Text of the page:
LAS VEGAS: SIN CITY, CAPITAL OF SECOND CHANCES, Entertainment Capital, Gambling Capital of the World. Las Vegas, the unlikely city that rose from the Mojave Desert to become a metropolis of supercasinos and megaresorts, has reinvented itself many times over.
The area's past, in some sense, is a microcosm of the history of the American West, its major events and figures condensed into one city: the early indigenous inhabitants and Spanish-Mexican explorers; the "conquest" by westward-moving pioneers; and massive government works like the Hoover Dam. It wasn't until the 1940s, when mob money started flowing into the region, that Las Vegas started to resemble the glitzy, larger-than-life city we love (and/or love to hate) today.
Although it looks back warmly on the old days, when mobsters sat in the corner office as the Rat Pack performed in the showroom, Las Vegas--the fastest-growing city in the United States--is a place moving forward. Its amusement parklike atmosphere and themed casinos drew more than 37 million visitors in 2010 alone. There may come a day when the megaresorts and supercasinos no longer appeal to the world's travelers, but Las Vegas will surely be ready to revamp itself again when the national whim dictates.
It's no wonder that Las Vegas has become fodder for writers hoping to capture its spirit and shenanigans. From literary fiction to dystopian vision, the recommendations below offer, much like Las Vegas itself, something for everyone.
Chronicles of Old Las Vegas (2011)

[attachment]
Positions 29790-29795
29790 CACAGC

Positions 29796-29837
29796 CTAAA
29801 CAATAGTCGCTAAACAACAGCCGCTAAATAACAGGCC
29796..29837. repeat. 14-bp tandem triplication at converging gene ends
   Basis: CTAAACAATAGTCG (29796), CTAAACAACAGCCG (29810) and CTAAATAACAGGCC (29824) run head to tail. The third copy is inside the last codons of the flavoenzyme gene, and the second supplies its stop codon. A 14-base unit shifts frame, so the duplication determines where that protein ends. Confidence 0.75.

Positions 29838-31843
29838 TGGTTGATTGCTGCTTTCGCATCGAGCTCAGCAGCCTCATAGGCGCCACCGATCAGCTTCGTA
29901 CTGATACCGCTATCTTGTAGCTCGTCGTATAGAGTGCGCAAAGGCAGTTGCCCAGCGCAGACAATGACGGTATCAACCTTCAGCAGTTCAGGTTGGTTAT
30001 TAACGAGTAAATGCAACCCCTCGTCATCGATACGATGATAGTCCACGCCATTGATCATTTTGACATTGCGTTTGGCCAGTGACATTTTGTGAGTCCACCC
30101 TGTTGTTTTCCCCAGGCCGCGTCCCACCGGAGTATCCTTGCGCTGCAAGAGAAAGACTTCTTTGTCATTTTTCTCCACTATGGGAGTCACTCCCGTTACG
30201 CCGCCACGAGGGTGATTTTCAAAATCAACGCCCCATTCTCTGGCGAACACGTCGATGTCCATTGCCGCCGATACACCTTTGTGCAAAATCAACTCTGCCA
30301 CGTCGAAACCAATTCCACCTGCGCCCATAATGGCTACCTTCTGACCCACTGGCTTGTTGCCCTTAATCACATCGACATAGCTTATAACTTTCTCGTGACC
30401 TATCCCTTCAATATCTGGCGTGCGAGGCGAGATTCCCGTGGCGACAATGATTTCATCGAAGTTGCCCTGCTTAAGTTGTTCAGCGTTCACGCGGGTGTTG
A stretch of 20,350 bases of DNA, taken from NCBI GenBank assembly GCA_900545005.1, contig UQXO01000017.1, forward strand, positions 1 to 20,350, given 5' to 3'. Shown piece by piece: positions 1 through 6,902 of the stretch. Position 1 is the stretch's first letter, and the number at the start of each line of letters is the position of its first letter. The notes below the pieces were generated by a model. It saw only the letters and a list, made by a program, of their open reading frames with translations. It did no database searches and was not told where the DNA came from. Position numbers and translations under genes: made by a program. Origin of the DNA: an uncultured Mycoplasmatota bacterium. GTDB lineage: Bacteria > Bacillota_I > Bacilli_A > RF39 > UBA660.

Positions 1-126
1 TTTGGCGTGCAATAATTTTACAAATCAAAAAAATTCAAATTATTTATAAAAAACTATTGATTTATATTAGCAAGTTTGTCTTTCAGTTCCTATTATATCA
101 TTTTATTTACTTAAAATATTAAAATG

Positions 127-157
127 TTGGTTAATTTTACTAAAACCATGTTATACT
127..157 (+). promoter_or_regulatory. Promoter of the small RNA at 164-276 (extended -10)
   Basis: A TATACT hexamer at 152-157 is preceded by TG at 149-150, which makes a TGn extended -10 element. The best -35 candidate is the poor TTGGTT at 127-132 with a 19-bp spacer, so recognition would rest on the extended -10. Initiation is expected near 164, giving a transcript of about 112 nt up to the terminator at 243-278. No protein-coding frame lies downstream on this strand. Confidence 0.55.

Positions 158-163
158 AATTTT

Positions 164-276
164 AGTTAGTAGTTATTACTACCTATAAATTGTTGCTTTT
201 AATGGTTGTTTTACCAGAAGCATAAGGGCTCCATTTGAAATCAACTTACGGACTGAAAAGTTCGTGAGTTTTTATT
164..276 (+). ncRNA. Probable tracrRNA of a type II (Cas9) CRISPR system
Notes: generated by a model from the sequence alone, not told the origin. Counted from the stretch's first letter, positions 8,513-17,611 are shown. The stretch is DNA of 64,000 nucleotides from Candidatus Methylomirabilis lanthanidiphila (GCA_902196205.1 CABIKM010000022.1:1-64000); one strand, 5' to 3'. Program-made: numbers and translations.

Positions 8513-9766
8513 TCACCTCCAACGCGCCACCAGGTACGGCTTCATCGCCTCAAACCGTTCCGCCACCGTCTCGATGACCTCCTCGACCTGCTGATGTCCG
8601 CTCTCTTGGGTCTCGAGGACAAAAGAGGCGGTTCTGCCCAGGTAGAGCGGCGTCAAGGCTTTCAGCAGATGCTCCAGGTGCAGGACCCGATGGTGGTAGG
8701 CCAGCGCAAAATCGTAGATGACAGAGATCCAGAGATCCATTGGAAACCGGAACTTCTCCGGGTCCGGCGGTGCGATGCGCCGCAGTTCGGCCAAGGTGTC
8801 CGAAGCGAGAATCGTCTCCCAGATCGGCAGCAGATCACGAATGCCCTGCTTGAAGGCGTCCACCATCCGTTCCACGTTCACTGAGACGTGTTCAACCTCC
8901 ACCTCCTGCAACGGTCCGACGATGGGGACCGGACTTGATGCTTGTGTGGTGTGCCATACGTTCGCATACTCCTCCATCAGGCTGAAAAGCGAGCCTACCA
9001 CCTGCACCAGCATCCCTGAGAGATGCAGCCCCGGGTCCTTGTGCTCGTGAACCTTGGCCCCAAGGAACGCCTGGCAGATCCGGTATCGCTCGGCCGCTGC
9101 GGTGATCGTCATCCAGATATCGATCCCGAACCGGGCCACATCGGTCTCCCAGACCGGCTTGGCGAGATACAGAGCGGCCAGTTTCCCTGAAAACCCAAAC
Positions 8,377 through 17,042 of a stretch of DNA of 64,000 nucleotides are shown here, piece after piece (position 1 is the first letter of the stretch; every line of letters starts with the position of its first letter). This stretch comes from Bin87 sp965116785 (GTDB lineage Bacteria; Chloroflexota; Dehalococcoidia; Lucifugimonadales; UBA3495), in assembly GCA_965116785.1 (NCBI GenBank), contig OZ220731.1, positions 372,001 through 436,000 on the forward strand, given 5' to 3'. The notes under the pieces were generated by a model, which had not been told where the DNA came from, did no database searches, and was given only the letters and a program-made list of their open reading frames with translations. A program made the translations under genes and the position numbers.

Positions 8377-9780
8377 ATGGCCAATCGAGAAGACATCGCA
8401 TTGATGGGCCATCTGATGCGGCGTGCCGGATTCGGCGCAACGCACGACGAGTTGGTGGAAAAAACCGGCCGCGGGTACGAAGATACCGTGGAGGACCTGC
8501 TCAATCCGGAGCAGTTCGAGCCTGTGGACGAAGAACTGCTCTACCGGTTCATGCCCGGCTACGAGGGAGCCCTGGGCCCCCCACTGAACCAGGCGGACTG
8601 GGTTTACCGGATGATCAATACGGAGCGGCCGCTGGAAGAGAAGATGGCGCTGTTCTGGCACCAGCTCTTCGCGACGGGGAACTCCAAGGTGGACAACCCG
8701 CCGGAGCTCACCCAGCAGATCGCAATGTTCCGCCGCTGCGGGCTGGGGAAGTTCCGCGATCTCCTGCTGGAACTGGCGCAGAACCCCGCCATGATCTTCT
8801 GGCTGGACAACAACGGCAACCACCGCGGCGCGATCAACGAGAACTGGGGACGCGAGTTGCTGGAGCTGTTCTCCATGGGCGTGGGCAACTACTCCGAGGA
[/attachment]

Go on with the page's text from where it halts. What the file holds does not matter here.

Exposing Sin City's High-Stakes History
By James Roman
Following in the footsteps of his 2010 Chronicles of Old New York: Exploring Manhattan's Landmark Neighborhoods, James Roman takes readers on a breezy, fascinating tour of the origins and evolution of Las Vegas--from a desert oasis frequented by Paiutes to its current incarnation as America's playground. The title is something of a misnomer, since Roman doesn't limit his research to the Old Las Vegas that most associate with the mob and the Rat Pack. Nevertheless, Roman's bubbly writing and nose for a good story turn Las Vegas history, from Mormon missionaries to Siegfried & Roy, into a lively romp through the last 200 years.
Living It Up and Doubling Down in the New Las Vegas
By Andres Martinez
In 1998, former Wall Street Journal reporter Andres Martinez took his publisher's $50,000 advance and headed straight for the casinos of Las Vegas, where over the course of a month, he divided his time between gambling and exploring everyday life both on and off the Strip. His witty prose and sharp insights bring the kooky characters (including a preacher working as a bathroom attendant in a strip club) and over-the-top attractions (erupting volcanoes and pirate ships in battle among them) of Las Vegas vividly to life. Part travelogue and part wacky sociology experiment, Martinez captures the fiercely individualistic essence of Vegas.
My Week at the Blue Angel (2010)
And Other Stories from the Storm Drains, Strip Clubs, and Trailer Parks of Las Vegas
By Matthew O'Brien
For a sobering look behind the bright neon lights, turn to journalist Matthew O'Brien's compassionate firsthand account of the city districts that tourists never see. To gain access to the those living on the fringes of society, O'Brien immersed himself in their world, walking the streets at night, boarding in a dive motel, exploring the subterranean flood channels where scores of the homeless reside, and networking with the prostitutes, addicts, and ex-cons just beyond the reach of the city's eternal dream machine. O'Brien's equally forceful debut, Beneath the Neon: Life and Death in the Tunnels of Las Vegas (2007) takes readers even further underground.
SUPER CASINO: INSIDE THE "NEW" LAS VEGAS (2001) | PETE EARLEY BEYOND THE GLIMMERING LIGHTS: THE PRIDE AND PERSEVERANCE OF AFRICAN AMERICANS IN LAS VEGAS (2010) | TRISH GERAN POSITIVELY FIFTH STREET: MURDERERS, CHEETAHS, AND BINION'S WORLD SERIES OF POKER (2003) | JAMES MCMANUS
The Desert Rose (1983)
By Larry McMurtry
An aging but still beautiful Las Vegas showgirl, Harmony, has been abused and abandoned by the men in her life, but she could always take pride in her work: she "had been...